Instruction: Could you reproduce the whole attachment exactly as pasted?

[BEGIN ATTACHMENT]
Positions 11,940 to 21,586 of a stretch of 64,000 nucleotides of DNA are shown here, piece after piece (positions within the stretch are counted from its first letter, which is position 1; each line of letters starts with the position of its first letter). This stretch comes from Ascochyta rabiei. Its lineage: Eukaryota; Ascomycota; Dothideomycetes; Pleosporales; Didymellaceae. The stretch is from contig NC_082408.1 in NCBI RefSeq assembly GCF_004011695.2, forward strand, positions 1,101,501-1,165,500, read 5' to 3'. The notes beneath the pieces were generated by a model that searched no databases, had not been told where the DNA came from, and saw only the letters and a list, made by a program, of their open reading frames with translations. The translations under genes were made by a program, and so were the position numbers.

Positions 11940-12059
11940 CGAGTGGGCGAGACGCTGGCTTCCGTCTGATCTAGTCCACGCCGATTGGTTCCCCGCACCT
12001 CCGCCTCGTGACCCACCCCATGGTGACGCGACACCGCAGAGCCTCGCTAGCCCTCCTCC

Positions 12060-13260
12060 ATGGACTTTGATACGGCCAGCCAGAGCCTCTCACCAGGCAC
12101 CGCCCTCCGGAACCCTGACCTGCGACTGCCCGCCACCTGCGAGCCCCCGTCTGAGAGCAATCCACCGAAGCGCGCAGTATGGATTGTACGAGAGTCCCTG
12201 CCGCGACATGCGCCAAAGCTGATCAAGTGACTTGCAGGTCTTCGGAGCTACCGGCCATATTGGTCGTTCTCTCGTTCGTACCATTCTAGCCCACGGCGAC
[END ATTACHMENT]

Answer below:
Positions 11,940 to 21,586 of a stretch of 64,000 nucleotides of DNA are shown here, piece after piece (positions within the stretch are counted from its first letter, which is position 1; each line of letters starts with the position of its first letter). This stretch comes from Ascochyta rabiei. Its lineage: Eukaryota; Ascomycota; Dothideomycetes; Pleosporales; Didymellaceae. The stretch is from contig NC_082408.1 in NCBI RefSeq assembly GCF_004011695.2, forward strand, positions 1,101,501-1,165,500, read 5' to 3'. The notes beneath the pieces were generated by a model that searched no databases, had not been told where the DNA came from, and saw only the letters and a list, made by a program, of their open reading frames with translations. The translations under genes were made by a program, and so were the position numbers.

Positions 11940-12059
11940 CGAGTGGGCGAGACGCTGGCTTCCGTCTGATCTAGTCCACGCCGATTGGTTCCCCGCACCT
12001 CCGCCTCGTGACCCACCCCATGGTGACGCGACACCGCAGAGCCTCGCTAGCCCTCCTCC

Positions 12060-13260
12060 ATGGACTTTGATACGGCCAGCCAGAGCCTCTCACCAGGCAC
12101 CGCCCTCCGGAACCCTGACCTGCGACTGCCCGCCACCTGCGAGCCCCCGTCTGAGAGCAATCCACCGAAGCGCGCAGTATGGATTGTACGAGAGTCCCTG
12201 CCGCGACATGCGCCAAAGCTGATCAAGTGACTTGCAGGTCTTCGGAGCTACCGGCCATATTGGTCGTTCTCTCGTTCGTACCATTCTAGCCCACGGCGAC